Students and teachers at a French-speaking digital campus in the Senegalese capital Dakar follow courses online, download text books which would cost too much to buy and enjoy access to a wealth of Internet data.
Their experience will be important input at a groundbreaking global summit on bridging the digital divide, the World Summit on the Information Society, which opens in Geneva today with the aim of reducing the digital gap between rich and poor.
Abdou Faye, a master's student of human resources in Dakar, says the digital campus facilities here give local students access to books they would otherwise never be able to afford.
"Some works cost [US$120]. I couldn't buy them," he said.
The campus with its 100 computers connected to the Internet was set up at the initiative of the Francophone University Agency (AUF), a worldwide network of more than 450 French-speaking higher education and research establishments.
"By putting lecture courses and research papers on the Internet, the campus has demonstrated that Africa is not a scientific desert and that it can compare with the northern hemisphere countries," said Bonaventure Mve-Ondo, head of the AUF's west African bureau.
Mve-Ondo says the center's vocation is to make knowledge, essentially a product of the northern hemisphere, more accessible to everybody.
The digital campus first went into operation in October 2000 and now between 400 and 500 mainly students use its facilities daily at a cost of only US$4.60 a month, greatly reducing the time they spend on research.
Facilities are provided for the students at the Cheikh Anta Diop University of Dakar. Archivist Aminata Sakho Deme assists with online research.
"I have access to databases," says Aminata, who also handles requests for documents from Europe: "I provide a lot of assistance to students preparing their thesis, and also to professors preparing for congresses."
Mve-Ondo says the digital campus also serves as an "enterprise incubator" for Senegalese graduates provided with technical facilities for a 10-month period.
"Last year young graduates set up a service company here," said Thomas Noel, regional technical coordinator: "There were six to begin with. Now they're out of the incubator and there are 30 of them."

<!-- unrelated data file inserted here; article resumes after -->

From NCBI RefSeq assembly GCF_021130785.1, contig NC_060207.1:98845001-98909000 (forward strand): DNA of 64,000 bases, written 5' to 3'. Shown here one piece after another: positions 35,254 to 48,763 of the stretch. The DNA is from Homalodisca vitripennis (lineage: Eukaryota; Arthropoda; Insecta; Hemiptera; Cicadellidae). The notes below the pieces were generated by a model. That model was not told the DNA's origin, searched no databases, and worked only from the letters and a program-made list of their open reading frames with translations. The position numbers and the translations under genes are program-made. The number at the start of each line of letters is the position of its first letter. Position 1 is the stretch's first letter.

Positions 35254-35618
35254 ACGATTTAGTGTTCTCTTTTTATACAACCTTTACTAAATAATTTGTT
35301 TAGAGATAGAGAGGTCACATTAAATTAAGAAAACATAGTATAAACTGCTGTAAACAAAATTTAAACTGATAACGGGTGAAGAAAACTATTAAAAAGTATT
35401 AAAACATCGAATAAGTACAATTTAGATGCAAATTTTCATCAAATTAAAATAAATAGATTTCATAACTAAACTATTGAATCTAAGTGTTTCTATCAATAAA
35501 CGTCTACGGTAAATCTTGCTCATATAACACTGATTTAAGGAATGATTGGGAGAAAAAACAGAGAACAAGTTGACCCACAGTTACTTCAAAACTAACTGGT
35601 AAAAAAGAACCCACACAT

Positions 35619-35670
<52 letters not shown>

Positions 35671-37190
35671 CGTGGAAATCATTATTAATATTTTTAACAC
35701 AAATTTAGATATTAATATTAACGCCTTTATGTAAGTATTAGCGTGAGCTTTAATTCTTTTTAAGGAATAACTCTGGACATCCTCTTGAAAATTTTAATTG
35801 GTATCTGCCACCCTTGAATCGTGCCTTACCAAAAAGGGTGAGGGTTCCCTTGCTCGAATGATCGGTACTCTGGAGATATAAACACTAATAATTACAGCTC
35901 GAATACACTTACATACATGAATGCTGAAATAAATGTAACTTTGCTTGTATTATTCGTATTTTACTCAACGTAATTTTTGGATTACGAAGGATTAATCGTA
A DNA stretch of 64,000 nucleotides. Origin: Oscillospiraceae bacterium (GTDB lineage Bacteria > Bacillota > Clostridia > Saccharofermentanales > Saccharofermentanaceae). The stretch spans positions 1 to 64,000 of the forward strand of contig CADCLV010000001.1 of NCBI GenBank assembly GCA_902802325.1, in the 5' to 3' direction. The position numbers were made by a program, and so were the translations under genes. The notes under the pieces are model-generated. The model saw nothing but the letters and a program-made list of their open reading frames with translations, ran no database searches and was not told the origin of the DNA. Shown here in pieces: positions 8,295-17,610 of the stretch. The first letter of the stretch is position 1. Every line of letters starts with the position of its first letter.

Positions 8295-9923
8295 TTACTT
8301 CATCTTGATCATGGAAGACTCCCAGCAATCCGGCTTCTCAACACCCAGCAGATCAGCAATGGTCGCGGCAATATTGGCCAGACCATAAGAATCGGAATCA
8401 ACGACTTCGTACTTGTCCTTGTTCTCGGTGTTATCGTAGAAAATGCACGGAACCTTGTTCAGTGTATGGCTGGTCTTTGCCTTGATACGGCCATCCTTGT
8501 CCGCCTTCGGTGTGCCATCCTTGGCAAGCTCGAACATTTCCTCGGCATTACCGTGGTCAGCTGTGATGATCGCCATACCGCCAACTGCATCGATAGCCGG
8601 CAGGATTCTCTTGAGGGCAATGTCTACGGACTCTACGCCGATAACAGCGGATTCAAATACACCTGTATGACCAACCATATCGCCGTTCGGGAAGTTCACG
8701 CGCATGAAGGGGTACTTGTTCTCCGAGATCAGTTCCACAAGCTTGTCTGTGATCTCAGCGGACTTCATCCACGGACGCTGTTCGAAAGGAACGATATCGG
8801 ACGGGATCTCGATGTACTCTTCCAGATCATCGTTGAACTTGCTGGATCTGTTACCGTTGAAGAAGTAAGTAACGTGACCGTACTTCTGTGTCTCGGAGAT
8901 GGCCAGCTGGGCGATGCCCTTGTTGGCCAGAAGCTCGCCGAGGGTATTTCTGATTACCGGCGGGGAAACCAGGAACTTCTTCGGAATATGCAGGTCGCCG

The digital campus also helps university staff in obtaining teaching materials.
Linguistics professor Moussa Daff has used the Internet to find material for his lectures.
"Without the the Internet, I would have to go to Europe to buy books," he said: "Now I can give my students Web-bibliographies."
But above all he considers the Internet a fantastic means of communication, enabling him to talk to other academics and get his own research papers more widely known via his online review Sudlangue.
Five other west African cities, Abidjan in Ivory Coast, Bamako in Mali, Cotonou in Benin, Ouagadougou in Burkina-Faso and Niamey in Niger, have followed Dakar's example and set up digital campuses equipped with between 25 and 70 terminals.
Four other more modest information centers with 10 to 15 terminals have been set up at Lome in Togo, Conakry in Guinea and Nouakchott in Mauritania, and in a further Senegalese town, Saint-Louis.
Cooperative networking takes places regularly between the various centers.
"Thanks to an online advertisement recently, researchers in five countries of the region realized they were working on the same project and and set up contacts with each other," Noel said.